What are the Best Document Management Capabilities?
Document Management is the use of a software application to track digital documents from creation through approval and publication. It serves in many ways to apply a formal governance framework to the document creation and collaborative editing processes.
Today document management is generally incorporated as a set of capabilities in a broader enterprise content management (ECM) or information management solution.
Five Key Document Management Capabilities
Traditional document management includes the following capabilities:
Let’s take a look at each of these Document Management capabilities.
Check-in and check-out are very similar to how a library works – when a book is checked out, nobody else has access to it until it is checked back in. In document management, a user can check out a document in order to make changes to it. While the document is checked out, nobody else can edit it, and, depending on the solution, it may not even be accessible in a read-only mode.
Once the user has made any desired changes, the user checks the document back in. At this point, a new version of the document is created – we’ll discuss that shortly – and the document is unlocked and available for other users to review and/or check out.
The point of this capability is to ensure that multiple users aren’t editing the same document simultaneously and overwriting each other’s changes.
As the name suggests, version control is used to manage or control different versions of a document as it goes through the authoring and approval process. New versions are automatically created through auto-save, by saving the document manually, or, in this specific context, by checking the document back in.
Some systems support major and minor versions of documents, while others simply consider any changes to result in a new version of the document. In either case, the system will also allow authorized users to compare different versions of the document to see what changes were made between any two versions of the document.
This feature also reduces the need to store multiple copies and versions, and their associated naming conventions, in order to retain a document’s history. This manual approach – changing file names to e.g., “mydocument_final.doc” – is often overlooked or not of value, with the result that even with those naming conventions nobody is certain as to which version is the current, final, or approved one. Version control results in storing one document, with all of its versions, in one location, so there is no confusion.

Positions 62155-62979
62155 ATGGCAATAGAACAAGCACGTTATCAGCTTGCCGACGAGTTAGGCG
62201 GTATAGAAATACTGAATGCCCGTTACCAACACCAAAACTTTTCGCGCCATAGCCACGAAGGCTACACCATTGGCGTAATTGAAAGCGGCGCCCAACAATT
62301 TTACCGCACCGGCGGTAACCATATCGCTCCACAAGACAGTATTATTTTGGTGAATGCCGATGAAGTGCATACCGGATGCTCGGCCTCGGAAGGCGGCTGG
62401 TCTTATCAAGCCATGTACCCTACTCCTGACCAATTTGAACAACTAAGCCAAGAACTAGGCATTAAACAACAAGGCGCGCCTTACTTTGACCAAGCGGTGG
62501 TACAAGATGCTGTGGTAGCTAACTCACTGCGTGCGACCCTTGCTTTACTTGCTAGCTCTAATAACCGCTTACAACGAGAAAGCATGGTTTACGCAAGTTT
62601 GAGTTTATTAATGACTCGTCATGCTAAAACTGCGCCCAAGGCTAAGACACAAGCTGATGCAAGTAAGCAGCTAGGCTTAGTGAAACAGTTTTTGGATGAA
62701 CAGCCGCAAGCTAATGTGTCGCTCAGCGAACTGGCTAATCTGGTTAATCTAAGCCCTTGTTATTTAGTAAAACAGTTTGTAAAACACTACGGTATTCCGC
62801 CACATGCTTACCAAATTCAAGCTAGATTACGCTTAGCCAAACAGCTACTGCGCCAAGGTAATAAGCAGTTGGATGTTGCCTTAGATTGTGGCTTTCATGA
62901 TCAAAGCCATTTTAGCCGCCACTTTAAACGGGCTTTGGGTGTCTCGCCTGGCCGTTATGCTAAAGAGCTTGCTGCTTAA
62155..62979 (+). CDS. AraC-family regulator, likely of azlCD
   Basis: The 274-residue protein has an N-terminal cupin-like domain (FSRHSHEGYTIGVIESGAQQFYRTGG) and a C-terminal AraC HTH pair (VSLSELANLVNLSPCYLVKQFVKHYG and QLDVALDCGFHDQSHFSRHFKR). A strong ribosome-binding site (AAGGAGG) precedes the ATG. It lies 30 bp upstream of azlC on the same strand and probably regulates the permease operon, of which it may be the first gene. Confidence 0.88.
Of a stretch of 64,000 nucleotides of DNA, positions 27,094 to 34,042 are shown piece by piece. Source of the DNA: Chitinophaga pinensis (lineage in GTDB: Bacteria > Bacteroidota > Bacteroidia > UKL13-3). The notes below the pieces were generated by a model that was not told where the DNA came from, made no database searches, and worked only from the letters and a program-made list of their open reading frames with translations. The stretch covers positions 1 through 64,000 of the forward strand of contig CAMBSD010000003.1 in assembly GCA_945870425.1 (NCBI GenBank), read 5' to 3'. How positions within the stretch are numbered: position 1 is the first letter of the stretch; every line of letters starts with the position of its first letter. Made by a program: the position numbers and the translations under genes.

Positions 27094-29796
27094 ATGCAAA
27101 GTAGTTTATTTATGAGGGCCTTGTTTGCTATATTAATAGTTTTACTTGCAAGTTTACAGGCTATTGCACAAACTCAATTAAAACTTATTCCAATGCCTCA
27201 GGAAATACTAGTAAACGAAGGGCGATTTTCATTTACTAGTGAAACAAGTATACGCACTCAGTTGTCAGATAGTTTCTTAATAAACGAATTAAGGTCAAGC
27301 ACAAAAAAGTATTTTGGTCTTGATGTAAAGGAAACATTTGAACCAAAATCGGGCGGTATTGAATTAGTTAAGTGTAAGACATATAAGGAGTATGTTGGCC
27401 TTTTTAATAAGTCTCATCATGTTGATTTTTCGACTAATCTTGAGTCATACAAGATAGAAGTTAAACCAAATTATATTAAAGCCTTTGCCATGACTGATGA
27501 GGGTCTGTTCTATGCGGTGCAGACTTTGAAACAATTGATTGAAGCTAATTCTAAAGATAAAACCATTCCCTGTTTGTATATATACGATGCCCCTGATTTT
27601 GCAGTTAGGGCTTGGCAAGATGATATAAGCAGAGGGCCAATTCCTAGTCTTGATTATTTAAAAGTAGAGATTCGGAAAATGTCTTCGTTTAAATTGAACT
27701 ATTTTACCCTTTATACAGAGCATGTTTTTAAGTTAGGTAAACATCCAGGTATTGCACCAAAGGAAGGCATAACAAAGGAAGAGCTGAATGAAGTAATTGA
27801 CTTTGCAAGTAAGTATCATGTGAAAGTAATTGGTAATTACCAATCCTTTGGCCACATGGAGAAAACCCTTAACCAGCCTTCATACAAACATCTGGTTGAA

Many systems that offer document control capabilities offer the ability to roll back, or revert to the previous version. This is often done when a version is released prematurely or with some sort of error. This is most commonly seen in web content management and software development repositories as opposed to documents, but it is seen in some case management and contract management solutions as well.
Security and Access Controls
Security and access controls help to ensure that any changes made to a document are done only by authorized users. Some users might be able to make changes directly to a document, while others might be limited to only commenting on the document and still others to read-only access. They also help to provide accountability, as any changes made are also linked to the individual(s) who made them.
Audit trails show what has happened in a system. In the context of document management, audit trails can track every change to a document throughout its lifecycle, including who made what changes, when, and in what sequence. As with security and access controls, this helps to ensure accountability and transparency in the authoring and approval process.
Document Management system capabilities - like all technology – are constantly evolving. There are newer capabilities that go beyond the traditional capabilities we've reviewed. Let’s explore some of the top ones, including:
Cloud access to your Document Management system is an important consideration. Do your employees need to upload and download documents? Do they need to be able to do this anywhere? Any time? If so, consider a solution with Cloud access.
When the knowledge base grows, it quickly makes finding specific documents a challenge. A robust search feature ensures that you can accurately find what you need. Some systems even offer categorization, tagging, and rating that all assist with search as well.
Here at AIIM, we agree that you shouldn’t judge a book by its cover. But, Document Management interfaces can be a differentiator. Your staff is going to be using the system all the time, even daily for some. Offering an attractive interface could help ease the transition to the new system.
Why Document Management?
The costs of going paperless are minuscule compared to the potential consequences of not switching to Electronic Document Management. We’ve written about the potential risks that could happen to businesses who don’t adopt EDMS (there are eight!), and delaying implementation can have a ripple effect in each of those areas.
As with everything else, the hardest step is the first step toward change. The organizations that have taken this step have seen their operations transformed and have enjoyed a return on investment in their document management solution. In fact, we’ve also written a lot about the value Document Management can bring to your business as well.